Orphan Black: Season Two Blu-ray Review: Attack of the Clones 

Here’s some breaking news: Tatiana Maslany is amazing. Although the Emmys don’t seem to recognize her existence, or the existence of sci fi in general, she continues to impress as the star who breathes credible and distinctly individual life into her multiple clone characters. Unfortunately, the show writers are running a bit ahead of themselves this season, concocting an occasionally confusing and overly ambitious season that is less effective than the first.

Maslany’s fiery lead character Sarah starts the season in a desperate search for her young daughter, Kira, who has been kidnapped by the icy, evil, mastermind clone Rachel. Meanwhile, scientist clone Cosima is slowly dying from a clone-related defect but still finds the energy to deepen her romance with lab co-worker Delphine. As for repressed housewife clone Alison, she spends much of the season in a rehab facility but still gets out in time to assist her husband with a  murder cover-up. And then there’s deranged Ukranian killer clone Helena, presumed dead last season but still kicking. And biting. And stabbing. She winds up hostage in a shadowy rural facility where scientists are conducting some unethical experiments on their captives. But wait, there’s more: we get a new Maslany clone late this season, and it’s a very surprising and polarizing choice that stretches credibility to the limit, barely pulled off thanks to Maslany’s talent.

Those are just Maslany’s roles. The rest of the growing cast members contribute their own plot threads to this convoluted tapestry as well, such as Sarah’s foster brother Felix, evil urban scientist Dr. Leekie, evil rural scientists, that cop and Sarah’s boyfriend from the first season, Alison’s conflicted husband Donnie, Sarah’s fierce foster mom Mrs. S., Sarah’s ex-boyfriend and Alison’s new foil Vic, and Sarah’s baby daddy. Frankly, it’s all just far too much, a narrative top that is ultimately spinning wildly out of control as the season wraps up, especially given the confines of its brief ten-episode length. The writers desperately need to pare things down and focus next season, eliminating many of these peripheral characters and arcs and delving fully into a surprising new clone development unveiled in the finale.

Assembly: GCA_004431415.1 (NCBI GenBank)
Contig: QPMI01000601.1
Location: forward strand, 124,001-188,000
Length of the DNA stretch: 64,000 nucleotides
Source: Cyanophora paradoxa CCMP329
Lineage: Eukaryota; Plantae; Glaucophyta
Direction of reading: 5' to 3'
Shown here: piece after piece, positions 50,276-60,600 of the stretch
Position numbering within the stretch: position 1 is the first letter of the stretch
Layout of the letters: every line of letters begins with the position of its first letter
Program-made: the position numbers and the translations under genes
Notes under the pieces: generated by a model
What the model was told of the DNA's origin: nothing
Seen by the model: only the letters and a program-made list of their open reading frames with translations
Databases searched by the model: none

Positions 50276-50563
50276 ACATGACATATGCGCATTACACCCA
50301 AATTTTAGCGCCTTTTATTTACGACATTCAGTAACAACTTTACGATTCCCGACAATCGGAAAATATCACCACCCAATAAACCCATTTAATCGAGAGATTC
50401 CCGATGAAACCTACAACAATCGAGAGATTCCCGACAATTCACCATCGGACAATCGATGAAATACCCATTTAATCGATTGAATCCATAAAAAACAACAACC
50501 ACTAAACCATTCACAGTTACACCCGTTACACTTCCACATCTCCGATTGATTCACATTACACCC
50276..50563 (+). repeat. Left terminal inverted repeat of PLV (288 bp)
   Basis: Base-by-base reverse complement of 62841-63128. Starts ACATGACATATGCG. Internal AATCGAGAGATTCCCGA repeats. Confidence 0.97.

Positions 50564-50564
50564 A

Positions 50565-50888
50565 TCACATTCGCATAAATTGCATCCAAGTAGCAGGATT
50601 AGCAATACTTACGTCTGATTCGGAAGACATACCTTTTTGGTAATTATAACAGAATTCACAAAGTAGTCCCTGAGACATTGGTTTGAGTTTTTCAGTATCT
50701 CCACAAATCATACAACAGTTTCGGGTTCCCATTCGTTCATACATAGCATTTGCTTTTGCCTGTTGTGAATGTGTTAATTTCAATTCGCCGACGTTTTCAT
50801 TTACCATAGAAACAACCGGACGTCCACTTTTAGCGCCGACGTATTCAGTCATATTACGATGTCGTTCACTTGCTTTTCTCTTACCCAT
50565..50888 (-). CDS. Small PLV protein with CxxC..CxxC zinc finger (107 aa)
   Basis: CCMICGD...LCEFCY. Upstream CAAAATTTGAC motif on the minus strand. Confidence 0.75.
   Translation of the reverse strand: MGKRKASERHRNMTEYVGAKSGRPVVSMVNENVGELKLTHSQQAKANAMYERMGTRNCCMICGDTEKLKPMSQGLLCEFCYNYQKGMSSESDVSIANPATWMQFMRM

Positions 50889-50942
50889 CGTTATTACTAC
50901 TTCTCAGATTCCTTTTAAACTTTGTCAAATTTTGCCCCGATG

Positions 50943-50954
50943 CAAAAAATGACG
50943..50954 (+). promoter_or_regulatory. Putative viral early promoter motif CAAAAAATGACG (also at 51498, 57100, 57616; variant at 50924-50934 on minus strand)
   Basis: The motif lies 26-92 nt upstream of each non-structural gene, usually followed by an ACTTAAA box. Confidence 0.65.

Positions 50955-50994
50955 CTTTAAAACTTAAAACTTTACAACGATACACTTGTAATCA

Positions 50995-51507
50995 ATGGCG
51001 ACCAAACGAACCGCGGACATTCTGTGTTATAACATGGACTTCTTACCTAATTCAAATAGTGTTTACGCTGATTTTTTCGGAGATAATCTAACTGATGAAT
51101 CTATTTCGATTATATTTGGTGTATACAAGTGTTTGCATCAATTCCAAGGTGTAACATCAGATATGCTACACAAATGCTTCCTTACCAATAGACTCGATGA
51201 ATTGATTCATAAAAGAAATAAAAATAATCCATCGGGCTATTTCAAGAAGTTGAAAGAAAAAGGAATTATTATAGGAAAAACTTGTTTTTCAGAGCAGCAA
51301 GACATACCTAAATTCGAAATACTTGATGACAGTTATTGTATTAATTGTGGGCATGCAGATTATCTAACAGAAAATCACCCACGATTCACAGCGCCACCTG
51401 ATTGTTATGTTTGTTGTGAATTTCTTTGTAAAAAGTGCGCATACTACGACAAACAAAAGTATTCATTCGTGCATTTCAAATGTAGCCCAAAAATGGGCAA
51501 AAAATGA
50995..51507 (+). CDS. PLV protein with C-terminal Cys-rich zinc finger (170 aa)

Story aside, the best reason to watch this show continues to be Maslany, as she is simply incredible in her multiple roles. Even when you can’t really follow the plot, her ability to craft wholly unique characters is so complete that it seems completely natural to watch scenes where she plays two or more roles, with each role a fully realized individual. She is a delight to watch in any of her character incarnations and is very clearly the sole reason for the continued existence of the franchise.

The Blu-ray set compiles all ten episodes on two discs in sparkling 1080p HD video and immersive DTS-HD 5.1. Bonus features are led by The Cloneversation with Wil Wheaton, a lively 40-minute talk show with the cast aired earlier this year on BBC America. Elsewhere, the Blu-ray package includes brief making of segments called Clone Club Insiders, deleted scenes, and behind the scenes looks at the impressive hair/make-up work, clone fight, clone dance party and the process of converting script to screen.

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Steve Geise

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